In contrast, Partial QuickSort doesn’t always sort the right subarray.

If p + 1 > k, then Partial QuickSort completely ignores the right subarray since none of the k smallest numbers is in it. All the numbers we’re after are in the left subarray, so we make the recursive call only on a[i:(p-1)].

If p + 1 \leq k, then some of the sought numbers are in a[(p+1):i], so we have to make a recursive call on it as well:

 

 

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If we select the pivot randomly, then the worst-case complexity of Partial QuickSort is O(n^2), and the expected complexity is O(n+k\log k), just as it’s the case with QuickSelSort. However, partial QuickSort makes fewer comparisons on average.

8. Partial QuickSort with Median of Medians

There’s a way to reduce the worst-case time complexity of Partial QuickSort to O(n+k\log k). We can achieve that by choosing the pivot element with an algorithm known as Median of Medians.

8.1. Median of Medians

The QuickSort and Partial QuickSelect algorithms show the best asymptotic performance if we reduce the array size by a constant factor before the recursive calls, as the size of the array to process will drop exponentially with the recursion depth.

The Median of Medians (MoM) is a pivot selection algorithm that does precisely so.

MoM returns an element between the bottom 30\% and the top 30\% of the input array. Therefore, the returned pivot splits the input array in a ratio between 30\%:\70% and 70\%:30\%. In the worst case, we reduce the size of the input by a factor of 70\%. Since that’s a reduction by a known constant, the input size drops exponentially.

8.2. Complexity Analysis

MoM runs in O(n) time. As Partial QuickSort does O(n) comparisons in each call, the overhead caused by MoM doesn’t change the asymptotic complexity of the call. However, the worst-case time complexity reduces to

    \[O(n+k\log k)\]

That’s the average-case complexity of the generic version of Partial QuickSort.

9. Hybrid Partial QuickSort

Even though Partial QuickSort with MoM has an O(n+k\log k) worst-case time complexity, it runs slower than the asymptotically inferior version of Partial QuickSort on most arrays in practice. MoM improves the worst-case complexity but makes the algorithm run slower on most inputs due to the additional overhead.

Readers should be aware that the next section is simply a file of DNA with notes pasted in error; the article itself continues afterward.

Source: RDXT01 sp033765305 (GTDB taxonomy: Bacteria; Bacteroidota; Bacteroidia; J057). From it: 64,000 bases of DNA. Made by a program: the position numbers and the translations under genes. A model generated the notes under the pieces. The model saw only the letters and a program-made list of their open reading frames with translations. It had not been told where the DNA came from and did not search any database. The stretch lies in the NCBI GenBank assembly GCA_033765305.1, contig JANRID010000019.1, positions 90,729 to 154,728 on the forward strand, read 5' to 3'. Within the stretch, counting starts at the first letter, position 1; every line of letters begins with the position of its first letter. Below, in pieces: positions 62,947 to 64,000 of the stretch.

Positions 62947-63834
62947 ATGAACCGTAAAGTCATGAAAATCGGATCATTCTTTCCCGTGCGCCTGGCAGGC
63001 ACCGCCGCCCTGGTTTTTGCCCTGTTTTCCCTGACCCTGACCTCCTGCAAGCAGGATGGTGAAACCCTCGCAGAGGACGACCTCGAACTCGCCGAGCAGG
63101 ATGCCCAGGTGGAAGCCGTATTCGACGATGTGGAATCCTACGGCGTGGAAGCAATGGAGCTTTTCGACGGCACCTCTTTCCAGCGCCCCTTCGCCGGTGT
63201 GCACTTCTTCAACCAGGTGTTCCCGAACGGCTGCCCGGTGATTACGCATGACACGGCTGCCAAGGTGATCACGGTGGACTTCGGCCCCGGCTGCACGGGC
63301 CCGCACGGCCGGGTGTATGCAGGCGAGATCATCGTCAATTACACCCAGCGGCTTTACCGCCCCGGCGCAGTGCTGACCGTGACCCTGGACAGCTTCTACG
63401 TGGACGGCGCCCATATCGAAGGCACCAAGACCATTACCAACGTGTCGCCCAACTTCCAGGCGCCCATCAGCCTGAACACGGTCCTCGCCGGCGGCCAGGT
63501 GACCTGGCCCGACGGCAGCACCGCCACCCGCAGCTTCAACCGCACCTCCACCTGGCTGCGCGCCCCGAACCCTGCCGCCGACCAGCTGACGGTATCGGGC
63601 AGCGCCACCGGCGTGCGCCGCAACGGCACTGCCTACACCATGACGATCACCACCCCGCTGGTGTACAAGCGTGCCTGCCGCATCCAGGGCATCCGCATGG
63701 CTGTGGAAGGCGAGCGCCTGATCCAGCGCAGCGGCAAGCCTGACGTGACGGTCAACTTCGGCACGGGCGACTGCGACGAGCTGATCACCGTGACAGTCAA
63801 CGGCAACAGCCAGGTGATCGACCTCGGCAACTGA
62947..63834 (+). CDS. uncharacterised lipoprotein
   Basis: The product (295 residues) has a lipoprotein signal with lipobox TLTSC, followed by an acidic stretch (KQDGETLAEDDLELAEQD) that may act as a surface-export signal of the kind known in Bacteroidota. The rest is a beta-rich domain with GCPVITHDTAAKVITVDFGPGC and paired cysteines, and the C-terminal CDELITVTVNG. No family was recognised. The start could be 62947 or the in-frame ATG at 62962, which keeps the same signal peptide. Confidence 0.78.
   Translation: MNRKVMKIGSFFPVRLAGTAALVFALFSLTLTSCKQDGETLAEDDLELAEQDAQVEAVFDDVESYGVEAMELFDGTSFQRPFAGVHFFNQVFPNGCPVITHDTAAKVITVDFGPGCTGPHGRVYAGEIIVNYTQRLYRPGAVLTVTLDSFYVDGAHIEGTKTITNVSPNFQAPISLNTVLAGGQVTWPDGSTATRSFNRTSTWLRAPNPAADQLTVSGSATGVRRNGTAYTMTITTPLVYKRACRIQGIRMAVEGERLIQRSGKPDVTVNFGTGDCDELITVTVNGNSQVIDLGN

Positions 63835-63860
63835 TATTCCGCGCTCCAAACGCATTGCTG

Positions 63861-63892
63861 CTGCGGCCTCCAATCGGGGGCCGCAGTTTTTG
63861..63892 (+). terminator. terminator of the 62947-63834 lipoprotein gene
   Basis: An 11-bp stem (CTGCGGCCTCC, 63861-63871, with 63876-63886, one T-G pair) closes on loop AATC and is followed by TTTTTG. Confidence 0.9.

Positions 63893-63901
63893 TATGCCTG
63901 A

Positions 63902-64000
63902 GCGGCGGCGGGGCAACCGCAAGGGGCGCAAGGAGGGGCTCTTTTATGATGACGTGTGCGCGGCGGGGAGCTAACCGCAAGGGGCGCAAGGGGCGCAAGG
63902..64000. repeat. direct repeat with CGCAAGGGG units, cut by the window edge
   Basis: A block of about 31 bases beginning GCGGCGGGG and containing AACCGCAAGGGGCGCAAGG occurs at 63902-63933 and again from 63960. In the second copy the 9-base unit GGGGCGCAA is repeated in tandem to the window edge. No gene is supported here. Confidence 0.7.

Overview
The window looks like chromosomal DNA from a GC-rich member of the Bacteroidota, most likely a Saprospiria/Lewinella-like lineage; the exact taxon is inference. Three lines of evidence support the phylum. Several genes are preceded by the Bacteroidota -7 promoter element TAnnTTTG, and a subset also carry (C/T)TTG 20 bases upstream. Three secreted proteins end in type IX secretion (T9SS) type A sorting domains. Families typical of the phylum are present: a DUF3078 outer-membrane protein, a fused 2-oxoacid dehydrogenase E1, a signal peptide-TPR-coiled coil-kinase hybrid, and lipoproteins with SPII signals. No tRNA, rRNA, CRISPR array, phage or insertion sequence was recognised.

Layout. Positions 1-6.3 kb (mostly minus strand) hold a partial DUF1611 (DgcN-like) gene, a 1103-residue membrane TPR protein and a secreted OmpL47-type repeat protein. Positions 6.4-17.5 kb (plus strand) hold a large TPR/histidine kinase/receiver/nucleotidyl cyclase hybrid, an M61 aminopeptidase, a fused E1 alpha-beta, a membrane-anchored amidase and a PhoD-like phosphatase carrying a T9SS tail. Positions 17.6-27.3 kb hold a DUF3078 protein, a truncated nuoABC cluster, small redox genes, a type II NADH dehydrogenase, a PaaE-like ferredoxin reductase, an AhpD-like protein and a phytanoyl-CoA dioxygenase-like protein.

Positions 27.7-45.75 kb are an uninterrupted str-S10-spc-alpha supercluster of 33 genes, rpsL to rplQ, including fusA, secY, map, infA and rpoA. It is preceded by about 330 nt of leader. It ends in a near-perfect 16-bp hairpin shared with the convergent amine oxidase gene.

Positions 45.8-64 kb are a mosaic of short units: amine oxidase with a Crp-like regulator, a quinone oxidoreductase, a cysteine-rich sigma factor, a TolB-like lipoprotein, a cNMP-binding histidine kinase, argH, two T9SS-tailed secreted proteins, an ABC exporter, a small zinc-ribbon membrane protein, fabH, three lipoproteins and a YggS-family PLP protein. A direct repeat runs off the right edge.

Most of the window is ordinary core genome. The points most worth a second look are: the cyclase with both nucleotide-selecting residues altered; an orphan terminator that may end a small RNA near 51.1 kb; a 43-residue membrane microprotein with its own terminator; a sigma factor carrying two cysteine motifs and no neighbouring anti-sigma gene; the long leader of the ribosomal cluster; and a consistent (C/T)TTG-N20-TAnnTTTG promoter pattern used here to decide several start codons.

There’s a way to keep the practical efficiency and reduce the worst-case complexity at the same time. We draw inspiration from IntroSelect.

The idea is to start with the usual Partial QuickSort, which chooses pivots at random. We assume that the input at hand won’t cause the algorithm’s worst-case behavior and that it’s safe to use random selection. A good deal of time, we’ll be right. The average–case model will apply to most input arrays. However, if we notice that random selection results in inefficient partitioning, we fall back on MoM to avoid the O(n^2) worst-case and have it O(n+k\log k) instead.

We can switch to MoM with two simple rules:

  • We track the input array sizes in all the recursive calls. If any m consecutive calls do not halve the input’s length, where m is a constant set in advance, then we switch to MoM.
  • We track the sum of the input array sizes in recursive calls. If we notice that the sum in a call exceeds m\times n, where m>1, then we switch to MoM.

These rules limit the recursion depth to \Theta (\log n) ensuring that the worst-case complexity is O(n+k\log k). In addition, they’ll keep the algorithm efficient on most inputs. Let’s see how the second strategy works:

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10. Complexity Comparison

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We see that all the methods based on QuickSort and QuickSelect have the same average–case time complexity of O(n+k\log k). However, QuickSelSort and Partial QuickSort have an O(n^2) worst-case time complexity. Though asymptotically equivalent, the latter is more efficient in practice.

If we use MoM to choose the pivot in Partial QuickSort, we reduce the worst-case complexity to O(n+k\log k), but end up with an inefficient algorithm because of the overhead caused by MoM. Hybrid Partial QuickSort has the same asymptotic complexity as Partial QuickSort with MoM. But, it’s faster in practice because it uses MoM only when random selection results in inefficient partitioning.

Heaps offer interesting alternatives. However, their performance in practice depends on how much n is larger than k.

If k is a linear function of n, all the approaches become log-linear in n in the average case. Partial QuickSort with MoM, Hybrid Partial QuickSort, and the heap-based solutions become O(n\log n) in the worst case as well.

11. Other Approaches

Instead of QuickSort, we can adapt other sorting algorithms, such as MergeSort.

We can also base our solutions on the Floyd–Rivest selection algorithm. It finds the k-th smallest element in an array just as QuickSelect but is faster on average.

12. Conclusion

In this tutorial, we showed several ways to find the k smallest numbers in an array. We based most of our solutions on QuickSort but also presented two heap-inspired approaches and mentioned other algorithms that we can adapt to solve the problem.

Authors Bottom

If you have a few years of experience in Computer Science or research, and you’re interested in sharing that experience with the community, have a look at our Contribution Guidelines.